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United Kingdom: The new far right surfs on a distressed public opinion

Translated Wednesday 31 August 2011, by Henry Crapo and reviewed by Derek Hanson

Organizations like the "English Defense League" have profited from the riots, as they have from the reaction of populations wishing to defend their belongings and their neighborhoods, to spread their racism and their language of hate.

England, by special envoy.

Ordinary citizens exasperated by the disorder and the failures of the police, or true militias infiltrated by the extreme right wing? During the riots that blazed in the UK following 6 August, vigilance committees and other groups of self-defense blossomed, officially in order to stop pillaging and to defend neighborhoods and businesses against the rioters. For some days, the sales of hockey sticks and baseball bats sky-rocketed. With the benediction of the conservative Mayor of London, Boris Johnson, and with the prudent assent of a police force outstripped by events. A person who is attacked could use "reasonable force to protect himself and others", admitted, on its internet site, the London Metropolitan Police (MET), all the while warning that "in moments of tension, it is difficult to make fine judgements as to the necessary level of force to use." While it may be the case that certain citizens sincerely wanted to protect their neighborhoods, many self-defense committees offered the extreme right wing an unhoped-for occasion to put into practice their appeals to hate and violence.

On 9 August, the English Defense League called upon its readers, via its internet site, "to participate in clean-up operations" with "a strong physical presence". "Sympathizers of the EDL have already taken to the streets to defend their quarters", in London, Manchester, Liverpool, Norwich and Birmingham, and "are organizing" in Bristol, Nottingham, Wolverhampton, Salford, Nottingham and Leicester, the communique indicated. By way of "clean-up", the militants of the extreme right began a veritable "hunt" of supposed pillagers, targeting young Blacks, presented as being responsible for the riots. A video filmed in the quarter of Eltham, in Greenwich, shows one of these "self-defense groups" searching the streets for pillagers, shouting slogans of the English Defense League. The newspaper The Independent reported at the same moment the testimony of a resident of Enfield, being hunted by militants of the extreme right. "Trap the Blacks and the Pakistani", yelled the pursuers.

Just so many testimonies that ruin the enterprise of de-demonization engaged in by the EDL, in a hunt for new respectability. On its web site the organization effectively calls for "all suitable persons, be they black, white, christian, sikh, jewish or moslem" to "unite". In public, they say they are not racist, and go so far as to pretend they have Blacks and Jews in their ranks. But the members of these militia speak with conviction, in a language of unashamed racist violence, assures John Haylett, journalist for the communist daily Morning Star. "In fact they are guided by white-supremacist ideology. They recruit from the ranks of the skin-heads, hooligans, or from excluded youth, unemployed from father to son."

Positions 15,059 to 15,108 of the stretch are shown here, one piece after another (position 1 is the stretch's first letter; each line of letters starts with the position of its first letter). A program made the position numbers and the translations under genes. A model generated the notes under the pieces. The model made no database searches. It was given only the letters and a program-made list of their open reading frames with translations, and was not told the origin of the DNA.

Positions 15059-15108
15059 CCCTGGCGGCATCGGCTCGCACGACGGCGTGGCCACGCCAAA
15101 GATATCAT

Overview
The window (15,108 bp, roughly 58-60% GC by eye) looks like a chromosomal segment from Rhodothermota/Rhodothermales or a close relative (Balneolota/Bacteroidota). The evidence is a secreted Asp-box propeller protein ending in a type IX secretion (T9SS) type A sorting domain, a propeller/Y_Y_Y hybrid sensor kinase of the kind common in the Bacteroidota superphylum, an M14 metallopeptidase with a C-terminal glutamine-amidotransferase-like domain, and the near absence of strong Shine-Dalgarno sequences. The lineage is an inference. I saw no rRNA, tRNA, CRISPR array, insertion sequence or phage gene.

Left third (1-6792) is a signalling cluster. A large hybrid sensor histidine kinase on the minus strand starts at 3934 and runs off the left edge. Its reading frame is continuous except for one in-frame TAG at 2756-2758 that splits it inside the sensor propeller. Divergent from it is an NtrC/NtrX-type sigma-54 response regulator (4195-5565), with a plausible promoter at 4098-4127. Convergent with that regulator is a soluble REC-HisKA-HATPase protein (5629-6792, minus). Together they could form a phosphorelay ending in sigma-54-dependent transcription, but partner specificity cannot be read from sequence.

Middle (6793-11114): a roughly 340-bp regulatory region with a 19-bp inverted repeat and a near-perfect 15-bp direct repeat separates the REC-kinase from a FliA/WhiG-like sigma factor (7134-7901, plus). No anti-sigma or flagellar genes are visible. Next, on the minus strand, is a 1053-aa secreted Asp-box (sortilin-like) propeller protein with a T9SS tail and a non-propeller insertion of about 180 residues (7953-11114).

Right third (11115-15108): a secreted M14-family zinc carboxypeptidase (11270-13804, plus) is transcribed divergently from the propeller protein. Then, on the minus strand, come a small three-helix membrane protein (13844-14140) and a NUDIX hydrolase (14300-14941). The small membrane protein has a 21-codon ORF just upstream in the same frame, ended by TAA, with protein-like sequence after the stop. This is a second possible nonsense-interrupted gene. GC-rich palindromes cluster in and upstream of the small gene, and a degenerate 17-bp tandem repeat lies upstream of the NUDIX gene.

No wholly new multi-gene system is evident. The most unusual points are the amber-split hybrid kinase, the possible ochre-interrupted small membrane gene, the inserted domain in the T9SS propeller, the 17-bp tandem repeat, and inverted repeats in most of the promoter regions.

Founded in 2009 in Luton, a city ravaged by de-industrialization, crisis and unemployment, some thirty kilometers north of London, this organization of the far right today claims 10,000 members. Its Facebook page posts 13,800 fans. The EDL is not set up as a political party. The group presents itself as a "social movement" and claims to have no affiliation with the British National Front, a group now marginalized on the political chessboard. But in fact, the EDL is the new incarnation of an English far-right that, ever since the attacks of 7 July 2005, surfs on the theme of "the fight against Islamization". This credo has earned its leader, Stephen Lennon, a man of 28 years, who calls himself Tommy Robinson, a regular place on television talk shows. As vulgar as he is violent, this ultra-nationalist never misses an opportunity to use the absolute freedom of speech, sanctified by British law, to preach hatred and to provoke violent incidents. At war against immigrants and their descendants, welcomed as a victory the statement by David Cameron, at the beginning of this year, about "the failure of multi-culturalism".

Last July, the English Defense League acquired some international notoriety that they could well have done without. In his manifesto, the Norwegian extremist Anders Breivik, author of the attack in Oslo and of the massacre on Utoya Island, cited the British group on several occasions. "I have more than 600 members of the EDL as Facebook friends, and I have spoken with dozens of members and leaders of the EDL. In fact, I was one of the people who furnished them their ideological material, including rhetorical strategies, right from the beginning." An affirmation quickly denied by Stephen Lennon, who affirms, in a communique, "never to have personally encountered" Breivik, and never having "interacted with him". The matter nevertheless sufficiently worried British authorities that police officers charged with studying the links between Breivik and the EDL were dispatched to Oslo.

As this new far right reinforces its influence and its implantation, its ideas of hate become more common, even in certain intellectual milieux. The day after the riots, the historian David Starkey, a host on radio and television, specialist in history of the Tudor dynasty, started a noisy polemic by presenting the events as "the result of a black culture". "The whites" (who took part in the riots — reporter’s comment) have become black", he insisted. This is consecrated bread for the British National Front, which proposes to make the historian "an honorary member".

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